Our data shows 77% of people are likely to get a booster (August 2021). The rates are much higher in older groups (88% for those aged 65-plus), with acceptability diminishing a little down the age gradient (75% in those 35-64: 73% in 18-34).

What’s behind Victoria’s high rate of vaccine uptake?

Knowledge, beliefs and attitudes of individuals are the factors that direct behaviours. Our research shows that the Victorian government has had a high level of trust and social licence, which has enabled the public to adhere to public health measures.

Clear and consistent messaging on what matters most to Victorians – protecting others, knowing that the vaccine is safe and effective, getting a doctor’s recommendation to get vaccinated, balancing opening up with ongoing public health measures where needed – will continue to be vital.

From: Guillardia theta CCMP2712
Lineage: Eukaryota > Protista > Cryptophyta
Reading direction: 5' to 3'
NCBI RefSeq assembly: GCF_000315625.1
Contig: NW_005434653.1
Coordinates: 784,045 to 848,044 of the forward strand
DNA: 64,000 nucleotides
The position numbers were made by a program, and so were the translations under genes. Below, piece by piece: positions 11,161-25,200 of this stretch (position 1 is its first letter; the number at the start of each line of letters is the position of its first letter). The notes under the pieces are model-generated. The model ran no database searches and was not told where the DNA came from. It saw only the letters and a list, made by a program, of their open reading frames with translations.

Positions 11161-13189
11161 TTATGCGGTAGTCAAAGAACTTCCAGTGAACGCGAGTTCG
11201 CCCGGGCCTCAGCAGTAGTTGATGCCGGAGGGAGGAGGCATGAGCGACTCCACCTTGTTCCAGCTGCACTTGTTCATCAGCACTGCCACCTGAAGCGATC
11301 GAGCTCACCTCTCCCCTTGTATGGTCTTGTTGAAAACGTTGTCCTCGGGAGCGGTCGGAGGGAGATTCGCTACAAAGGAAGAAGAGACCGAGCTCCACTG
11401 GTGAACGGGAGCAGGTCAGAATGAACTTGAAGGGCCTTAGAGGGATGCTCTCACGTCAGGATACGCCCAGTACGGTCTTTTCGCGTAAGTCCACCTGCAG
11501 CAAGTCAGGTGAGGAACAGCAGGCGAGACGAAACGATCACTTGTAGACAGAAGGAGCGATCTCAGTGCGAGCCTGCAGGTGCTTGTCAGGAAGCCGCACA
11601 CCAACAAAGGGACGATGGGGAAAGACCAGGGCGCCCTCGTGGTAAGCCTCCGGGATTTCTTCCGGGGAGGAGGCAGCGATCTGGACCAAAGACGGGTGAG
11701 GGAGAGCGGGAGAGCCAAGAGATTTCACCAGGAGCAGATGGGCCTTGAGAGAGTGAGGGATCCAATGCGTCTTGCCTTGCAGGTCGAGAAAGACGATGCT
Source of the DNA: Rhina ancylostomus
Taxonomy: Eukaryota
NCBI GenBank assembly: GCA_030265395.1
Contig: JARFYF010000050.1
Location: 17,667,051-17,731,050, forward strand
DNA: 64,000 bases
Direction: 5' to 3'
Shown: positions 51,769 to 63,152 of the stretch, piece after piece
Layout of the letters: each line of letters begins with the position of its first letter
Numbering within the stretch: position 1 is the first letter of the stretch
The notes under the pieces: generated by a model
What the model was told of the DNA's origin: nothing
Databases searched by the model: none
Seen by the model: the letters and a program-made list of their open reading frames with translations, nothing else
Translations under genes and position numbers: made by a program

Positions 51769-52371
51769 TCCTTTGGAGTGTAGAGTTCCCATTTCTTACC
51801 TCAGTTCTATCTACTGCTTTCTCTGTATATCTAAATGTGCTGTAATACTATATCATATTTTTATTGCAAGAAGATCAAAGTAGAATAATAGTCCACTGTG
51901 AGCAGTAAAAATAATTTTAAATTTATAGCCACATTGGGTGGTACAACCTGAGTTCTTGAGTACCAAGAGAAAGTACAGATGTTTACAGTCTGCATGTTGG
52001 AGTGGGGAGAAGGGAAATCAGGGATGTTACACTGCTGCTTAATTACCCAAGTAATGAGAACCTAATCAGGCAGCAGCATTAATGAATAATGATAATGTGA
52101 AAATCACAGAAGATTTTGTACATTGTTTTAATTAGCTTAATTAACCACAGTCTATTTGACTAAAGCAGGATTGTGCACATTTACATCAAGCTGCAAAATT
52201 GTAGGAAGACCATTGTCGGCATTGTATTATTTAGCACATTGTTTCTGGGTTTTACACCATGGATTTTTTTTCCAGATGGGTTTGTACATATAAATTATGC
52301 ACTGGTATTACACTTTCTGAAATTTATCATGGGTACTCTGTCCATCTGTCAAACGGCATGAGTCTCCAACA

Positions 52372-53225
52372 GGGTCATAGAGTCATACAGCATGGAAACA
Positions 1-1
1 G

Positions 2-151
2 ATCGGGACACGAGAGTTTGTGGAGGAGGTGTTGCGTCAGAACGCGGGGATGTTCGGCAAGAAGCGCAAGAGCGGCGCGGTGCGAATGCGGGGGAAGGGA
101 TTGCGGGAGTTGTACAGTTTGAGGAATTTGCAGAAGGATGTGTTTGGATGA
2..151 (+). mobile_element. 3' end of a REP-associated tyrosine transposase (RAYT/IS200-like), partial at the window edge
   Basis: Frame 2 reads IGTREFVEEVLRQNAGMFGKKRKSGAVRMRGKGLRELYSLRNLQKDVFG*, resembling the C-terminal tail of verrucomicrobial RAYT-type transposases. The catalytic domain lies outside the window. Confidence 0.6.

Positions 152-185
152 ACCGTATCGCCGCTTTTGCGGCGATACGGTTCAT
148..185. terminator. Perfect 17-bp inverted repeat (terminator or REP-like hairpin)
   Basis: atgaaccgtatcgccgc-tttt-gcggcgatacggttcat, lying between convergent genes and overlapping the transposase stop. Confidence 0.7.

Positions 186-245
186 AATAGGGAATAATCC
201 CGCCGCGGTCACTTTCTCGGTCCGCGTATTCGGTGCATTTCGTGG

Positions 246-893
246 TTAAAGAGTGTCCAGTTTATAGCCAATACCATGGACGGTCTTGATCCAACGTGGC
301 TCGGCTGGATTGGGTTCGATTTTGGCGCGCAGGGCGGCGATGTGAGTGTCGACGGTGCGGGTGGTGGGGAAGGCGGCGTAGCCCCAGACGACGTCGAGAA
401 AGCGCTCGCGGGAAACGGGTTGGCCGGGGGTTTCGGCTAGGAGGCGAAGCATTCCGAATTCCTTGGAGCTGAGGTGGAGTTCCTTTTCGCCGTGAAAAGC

And we need to work harder to understand the differences that drive those who are as yet unvaccinated, and what strategies, based on behavioural science, may help encourage vaccination is important (see graphic).

Graphic depicting vaccination hesitancy rates in Australia

Managing misinformation, and highlighting safety and efficacy of the vaccines appear the most influential strategies, while mandates, and even freedoms for the vaccinated, appear less likely to be successful without addressing the safety and efficacy concerns that are most important to those still unvaccinated.

This article was first published on Monash Lens. Read the original article.

Featuring

Jacqueline Boyle, Associate Professor, Monash Centre for Health Research and Implementation

Helena Teede, Professor (Research), Monash Centre for Health Research and Implementation

Rhonda Garad, Senior Lecturer and Research Fellow, Monash Centre for Health Research and Implementation

Joanne Enticott, Senior Research Fellow, Monash Centre for Health Research and Implementation